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What features of the first act of 'The Crucible' are designed to draw in and engage an audience?

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What features of the first act of 'The Crucible' are designed to draw in and engage an audience? In the first act, Arthur Miller draws in and engages an audience, using several different techniques, such as dramatic irony, the use of language, stage direction and allegory. It is important that the audience is interested in the first act, because then they will want to watch the rest of the play. Arthur Miller establishes the different characters to enable the audience to understand the rest of the play. The name of the play, 'the Crucible' is important to catch the potential audience's attention before they see the play. People would not necessarily know what the title means and because of this would be interested to find out what it means and what relevance it has to the play. The word 'Crucible' has several different meanings. One of these is 'a melting pot'. This meaning would catch the potential audience's attention because it would make them wonder what a melting pot has to do with the play. It is relevant to the play because everyone is 'thrown into the melting pot' because anyone could be named a witch. Another meaning of the word is 'a vessel in which substances are heated to high temperatures'. This would also attract attention because it is unusual meaning for the name of a play. It is relevant to the story because the atmosphere becomes very heated as the characters all start blaming each other. The most relevant meaning of the word is 'a severe trial or test'. ...read more.


Abigail threatens the others by saying 'I will come to you in the black of some terrible night and I will bring a pointy reckoning that will shudder you.' This changes the audience's view of Abigail, because they can see what she is really like when she is with people who know her secrets. In the fourth dramatic unit Abigail and Proctor are alone. During this scenic unit Abigail pretends that she is not violent or threatening, but instead a grown up lady who deserves John Proctor's love. Their affair is revealed when Abigail says 'Give me a word, John. A soft word.' The audience discovers that Abigail is not as innocent as she seemed at first. Proctor gently, but firmly says no by saying 'No, no, Abby. That's done with.' This gives a good impression of Proctor because the audience can tell that he is sorry for his sin and wants to forget about it. It draws in the audience because they start to feel for Proctor and start to dislike Abigail. Abigail says 'I look for John Proctor that took me from my sleep and put knowledge in my heart.' Abigail still loves him and wants to be with him. This adds interest for the audience because they want to know whether or not Proctor gives in to her. Betty's screaming brings everyone back into the bedroom during the fifth dramatic unit. In this unit, many people start crowding into the bedroom again and the atmosphere becomes frantic and the characters seem unable to calm it. ...read more.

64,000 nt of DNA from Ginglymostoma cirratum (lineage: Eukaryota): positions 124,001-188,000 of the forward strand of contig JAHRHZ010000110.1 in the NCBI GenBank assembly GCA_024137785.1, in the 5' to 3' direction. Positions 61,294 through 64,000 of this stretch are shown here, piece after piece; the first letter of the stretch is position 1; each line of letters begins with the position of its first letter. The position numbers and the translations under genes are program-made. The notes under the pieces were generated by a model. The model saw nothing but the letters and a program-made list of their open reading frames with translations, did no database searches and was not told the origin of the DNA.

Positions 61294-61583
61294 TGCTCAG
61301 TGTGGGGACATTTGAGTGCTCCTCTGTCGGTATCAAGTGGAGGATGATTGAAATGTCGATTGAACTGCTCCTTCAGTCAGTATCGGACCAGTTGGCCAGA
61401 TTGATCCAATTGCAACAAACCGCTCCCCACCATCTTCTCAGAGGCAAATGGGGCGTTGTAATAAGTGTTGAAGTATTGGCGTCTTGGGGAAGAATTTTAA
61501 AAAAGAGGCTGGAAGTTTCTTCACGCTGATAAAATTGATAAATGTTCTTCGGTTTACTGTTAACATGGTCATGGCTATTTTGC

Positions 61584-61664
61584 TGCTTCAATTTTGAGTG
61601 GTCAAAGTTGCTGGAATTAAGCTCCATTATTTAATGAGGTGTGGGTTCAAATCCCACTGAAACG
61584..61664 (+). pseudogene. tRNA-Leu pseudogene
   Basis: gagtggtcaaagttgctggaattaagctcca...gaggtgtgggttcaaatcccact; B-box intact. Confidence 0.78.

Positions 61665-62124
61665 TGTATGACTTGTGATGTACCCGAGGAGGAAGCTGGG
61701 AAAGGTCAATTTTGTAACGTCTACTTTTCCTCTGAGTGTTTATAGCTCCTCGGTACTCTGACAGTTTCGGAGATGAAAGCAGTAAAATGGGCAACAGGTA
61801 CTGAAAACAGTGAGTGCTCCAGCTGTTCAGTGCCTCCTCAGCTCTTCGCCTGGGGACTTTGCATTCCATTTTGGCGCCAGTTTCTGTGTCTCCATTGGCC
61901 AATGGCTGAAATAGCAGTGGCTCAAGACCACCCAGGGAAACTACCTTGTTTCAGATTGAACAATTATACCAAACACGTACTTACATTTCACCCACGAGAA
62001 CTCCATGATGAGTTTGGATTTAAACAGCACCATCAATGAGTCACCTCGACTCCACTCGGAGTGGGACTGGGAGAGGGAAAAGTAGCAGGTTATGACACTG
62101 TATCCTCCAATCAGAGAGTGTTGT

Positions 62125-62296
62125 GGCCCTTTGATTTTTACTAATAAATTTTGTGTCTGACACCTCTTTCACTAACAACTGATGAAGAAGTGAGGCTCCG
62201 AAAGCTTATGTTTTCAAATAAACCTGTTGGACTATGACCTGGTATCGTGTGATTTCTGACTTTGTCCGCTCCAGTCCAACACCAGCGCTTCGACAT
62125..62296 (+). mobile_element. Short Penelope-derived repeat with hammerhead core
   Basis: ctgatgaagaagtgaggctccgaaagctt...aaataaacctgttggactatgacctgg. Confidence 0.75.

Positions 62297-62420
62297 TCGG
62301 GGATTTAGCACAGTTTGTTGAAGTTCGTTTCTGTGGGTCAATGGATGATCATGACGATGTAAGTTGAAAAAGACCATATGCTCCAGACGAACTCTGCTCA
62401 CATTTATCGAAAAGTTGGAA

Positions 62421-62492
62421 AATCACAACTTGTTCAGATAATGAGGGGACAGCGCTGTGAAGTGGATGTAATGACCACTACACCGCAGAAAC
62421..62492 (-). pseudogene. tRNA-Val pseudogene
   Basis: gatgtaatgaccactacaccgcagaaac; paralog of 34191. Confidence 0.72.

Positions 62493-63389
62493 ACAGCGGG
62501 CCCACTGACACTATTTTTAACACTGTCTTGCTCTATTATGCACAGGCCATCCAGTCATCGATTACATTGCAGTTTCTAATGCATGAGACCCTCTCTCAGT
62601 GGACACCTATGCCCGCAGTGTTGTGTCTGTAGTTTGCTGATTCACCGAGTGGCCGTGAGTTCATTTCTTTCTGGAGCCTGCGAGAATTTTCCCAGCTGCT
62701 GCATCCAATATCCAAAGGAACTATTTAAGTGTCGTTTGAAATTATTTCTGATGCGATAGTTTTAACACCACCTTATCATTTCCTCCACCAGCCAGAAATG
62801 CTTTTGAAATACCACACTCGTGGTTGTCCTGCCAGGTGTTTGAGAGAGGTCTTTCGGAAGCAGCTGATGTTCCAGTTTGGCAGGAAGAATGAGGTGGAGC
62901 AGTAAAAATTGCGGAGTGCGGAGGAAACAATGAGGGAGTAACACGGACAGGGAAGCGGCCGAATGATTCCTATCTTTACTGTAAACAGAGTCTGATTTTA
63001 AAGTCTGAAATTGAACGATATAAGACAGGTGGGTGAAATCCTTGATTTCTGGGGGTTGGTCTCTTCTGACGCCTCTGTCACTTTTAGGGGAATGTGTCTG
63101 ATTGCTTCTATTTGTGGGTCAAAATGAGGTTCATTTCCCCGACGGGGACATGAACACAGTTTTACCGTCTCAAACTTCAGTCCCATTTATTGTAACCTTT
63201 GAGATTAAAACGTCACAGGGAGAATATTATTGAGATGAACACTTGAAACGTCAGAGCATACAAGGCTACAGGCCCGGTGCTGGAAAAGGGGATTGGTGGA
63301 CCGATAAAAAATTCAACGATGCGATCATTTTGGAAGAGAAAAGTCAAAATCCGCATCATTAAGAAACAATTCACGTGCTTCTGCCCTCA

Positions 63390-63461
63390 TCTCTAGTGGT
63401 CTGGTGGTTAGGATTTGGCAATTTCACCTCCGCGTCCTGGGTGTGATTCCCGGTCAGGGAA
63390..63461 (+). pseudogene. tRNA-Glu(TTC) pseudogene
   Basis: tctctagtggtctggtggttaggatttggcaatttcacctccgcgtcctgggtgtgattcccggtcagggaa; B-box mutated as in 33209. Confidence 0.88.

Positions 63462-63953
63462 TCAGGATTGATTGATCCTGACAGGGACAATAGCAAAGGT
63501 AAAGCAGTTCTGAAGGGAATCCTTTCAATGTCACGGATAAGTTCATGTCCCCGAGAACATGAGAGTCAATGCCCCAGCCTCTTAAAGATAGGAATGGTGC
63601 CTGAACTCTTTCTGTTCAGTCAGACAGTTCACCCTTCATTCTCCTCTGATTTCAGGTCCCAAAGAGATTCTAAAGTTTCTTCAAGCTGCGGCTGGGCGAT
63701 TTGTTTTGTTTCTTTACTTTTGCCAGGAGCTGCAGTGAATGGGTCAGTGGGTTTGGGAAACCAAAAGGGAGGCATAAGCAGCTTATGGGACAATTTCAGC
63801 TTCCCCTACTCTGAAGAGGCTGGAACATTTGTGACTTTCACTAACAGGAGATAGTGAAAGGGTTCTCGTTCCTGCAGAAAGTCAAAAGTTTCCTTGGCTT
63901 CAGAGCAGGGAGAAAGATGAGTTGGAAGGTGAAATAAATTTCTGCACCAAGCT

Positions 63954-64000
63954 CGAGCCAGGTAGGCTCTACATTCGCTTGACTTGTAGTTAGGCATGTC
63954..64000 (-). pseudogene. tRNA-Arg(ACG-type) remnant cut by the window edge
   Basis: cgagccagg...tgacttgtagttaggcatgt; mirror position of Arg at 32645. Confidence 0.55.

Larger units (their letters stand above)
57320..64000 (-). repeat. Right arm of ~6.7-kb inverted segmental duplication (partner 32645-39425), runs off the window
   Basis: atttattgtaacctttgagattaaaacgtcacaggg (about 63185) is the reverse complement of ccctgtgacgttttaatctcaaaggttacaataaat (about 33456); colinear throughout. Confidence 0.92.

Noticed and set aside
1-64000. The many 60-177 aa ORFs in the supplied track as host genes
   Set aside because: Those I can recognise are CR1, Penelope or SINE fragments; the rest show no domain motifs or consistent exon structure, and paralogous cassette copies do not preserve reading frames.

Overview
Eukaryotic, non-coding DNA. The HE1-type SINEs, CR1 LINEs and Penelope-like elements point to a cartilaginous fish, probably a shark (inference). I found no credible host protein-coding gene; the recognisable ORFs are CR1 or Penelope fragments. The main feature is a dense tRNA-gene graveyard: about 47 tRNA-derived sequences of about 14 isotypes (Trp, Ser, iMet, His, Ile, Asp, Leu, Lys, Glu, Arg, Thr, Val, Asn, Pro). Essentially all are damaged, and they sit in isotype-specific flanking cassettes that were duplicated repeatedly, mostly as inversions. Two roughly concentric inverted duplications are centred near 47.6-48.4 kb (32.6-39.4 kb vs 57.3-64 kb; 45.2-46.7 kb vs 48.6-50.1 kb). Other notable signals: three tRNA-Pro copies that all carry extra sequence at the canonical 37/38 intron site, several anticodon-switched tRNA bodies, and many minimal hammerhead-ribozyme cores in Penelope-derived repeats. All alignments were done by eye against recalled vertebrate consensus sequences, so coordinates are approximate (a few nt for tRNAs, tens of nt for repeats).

Then she changes and says 'I tell him I don't desire to work for him, sir.' She only says this because they are saying that she will be hanged, so the only way to save herself is to say that she worked for the Devil and wants to go back to God. She is important to draw in the audience because they feel sorry for her and don't want her to be hurt. The surface meaning of the play is about the witchcraft and the trials that people were put through. It also has an allegorical meaning that is connected with the time in which the play was written. Arthur Miller was living in a time when people were put on trial and unfairly treated because they were blamed for being a Communist. Many people were not Communists, but were tortured and unfairly treated because others thought that they were. By writing 'The Crucible', Arthur Miller was trying to make his audiences understand that it was not only during the time of the witch trials that people were treated unfairly, but also in the time that they were living and times to come. He was trying to persuade people to think before they accuse someone and not always to believe people who blame other people Overall Arthur Miller is effective in drawing in and engaging an audience because he uses many different techniques and makes the audience have many different emotions throughout the first Act. This makes the audience want to know what happens in the rest of the play. What features of the first act of 'The Crucible' are designed to draw in and engage an audience? 1 Niki Lapsley 10 Mars ...read more.

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